When Gordon Matta-Clark returned to his hometown of New York City in 1969, armed with a degree in architecture from Cornell University, he was already skeptical of the profession for which he had trained. His suspicions were confirmed by what he found upon arrival. Plans for “urban renewal” were prioritizing the construction of skyscrapers like Minoru Yamasaki’s World Trade Center—a monument to postindustrial aesthetics masterminded by billionaire financier David Rockefeller—while the city’s poorest districts were being left to crumble.
By the mid-1970s, the city’s housing and development administrator, Roger Starr, was openly advocating what he called “planned shrinkage,” a policy designed to steer resources away from what he considered to be economically unproductive areas like the South Bronx and, by extension, their inhabitants. Convinced that these neighborhoods, largely populated by poor black and Puerto Rican residents, weren’t worth fixing, Starr proposed the withdrawal of city services in order to accelerate their demise.1 For Matta-Clark the implications of words like “renewal,” at least when used by officials like Starr, were clear: as the artist noted in a 1976 interview, “the city is just waiting for the social and physical condition [of the South Bronx] to deteriorate to the point that the borough can redevelop the whole area into the industrial park they really want.”2
Like the corporate property developers he openly reviled—in his words, they belonged to “an industry that profligates [sic] suburban and urban boxes as a context for insuring a passive, isolated consumer”3—Matta-Clark took these blighted districts as his raw material. But revitalization was not his goal. In the building cuts he produced between 1972 and 1978, when he died of cancer at age thirty-five, Matta-Clark worked against the grain of his architectural training, sawing into abandoned structures and cutting away at their floors, walls, and facades. Rather than improving these decaying buildings in any conventional sense, Matta-Clark’s cuts served in part to magnify extant signs of neglect and disuse to the point of absurdity, serving as something like a funhouse mirror reflection of ’70s urbanism and its failings. Matta-Clark often used the term “anarchitecture” to express his approach to the built environment. First coined as the name of a short-lived group of artists he assembled to think through “metaphoric voids, gaps, leftover spaces”4 (the other members were Laurie Anderson, Tina Girouard, Suzanne Harris, Jene Highstein, Bernard Kirschenbaum, Richard Landry, and Richard Nonas), “anarchitecture” could designate a set of projects, a theory of property and space, or a mode of working.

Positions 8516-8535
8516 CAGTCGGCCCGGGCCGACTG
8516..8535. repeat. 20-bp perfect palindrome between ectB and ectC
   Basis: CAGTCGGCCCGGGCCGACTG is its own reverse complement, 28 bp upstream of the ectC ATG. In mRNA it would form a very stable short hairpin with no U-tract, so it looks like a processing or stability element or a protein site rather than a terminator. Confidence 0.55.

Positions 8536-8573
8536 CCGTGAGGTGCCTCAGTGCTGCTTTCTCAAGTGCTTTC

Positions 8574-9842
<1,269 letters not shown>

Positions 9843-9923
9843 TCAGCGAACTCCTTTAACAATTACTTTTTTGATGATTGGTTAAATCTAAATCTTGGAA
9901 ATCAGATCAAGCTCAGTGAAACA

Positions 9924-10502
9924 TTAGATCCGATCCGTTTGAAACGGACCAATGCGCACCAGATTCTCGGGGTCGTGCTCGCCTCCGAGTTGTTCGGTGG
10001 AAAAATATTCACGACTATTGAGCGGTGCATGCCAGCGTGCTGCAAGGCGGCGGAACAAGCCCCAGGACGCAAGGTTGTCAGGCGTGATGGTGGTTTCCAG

“Gordon Matta-Clark: Anarchitect” at the Bronx Museum foregrounds the artist’s engagement with the borough, where he produced several formative works. Though these projects have often been overshadowed by more spectacular cuts Matta-Clark made elsewhere—for instance, Splitting (1974), an entire house in suburban New Jersey sawed in half—curators Antonio Sergio Bessa and Jessamyn Fiore argue that it was his encounters with the social and spatial conditions of the Bronx of the 1970s that laid the foundations for his practice.
In the series Bronx Floors (1972–73), Matta-Clark surreptitiously entered several empty residential buildings and excised rectangular segments from the ceiling and floor. Like Robert Smithson’s “nonsites,” which Matta-Clark first encountered at Cornell, each of these floor works existed in two parts. While the voids remained uptown—at least until the buildings were inevitably demolished—the segments of sandwiched drywall, wood, and tattered linoleum were removed and exhibited elsewhere as sculptural fragments alongside photographs of the cuts.
For Matta-Clark, the appeal of the Bronx was partly pragmatic: these interventions could take place without permission because there was rarely anyone to ask. As property values plummeted, thousands of building owners stopped paying their mortgages and simply walked away. (Others set the structures on fire for the insurance money.) As the artist recalled in a 1977 interview, the buildings he explored in the South Bronx were “not part of anybody’s protective property motive,” leaving them free for the taking. “The wild dogs, the junkies and I used these spaces to work out some life problem, in my case having no socially acceptable place to work.”5
But working in the Bronx also served a symbolic purpose. The scope of the borough’s devastation epitomized the failure of modern urban planning and the hubris of post-Corbusian architects like his professors at Cornell, who approached the rhythms of urban life as an abstract problem to be plotted out on a grid. “Work with abandoned structures began with my concern for the life of the city,” Matta-Clark wrote in a 1975 artist statement. “The availability of empty and neglected structures was a prime textual reminder of the ongoing fallacy of renewal through modernization.”6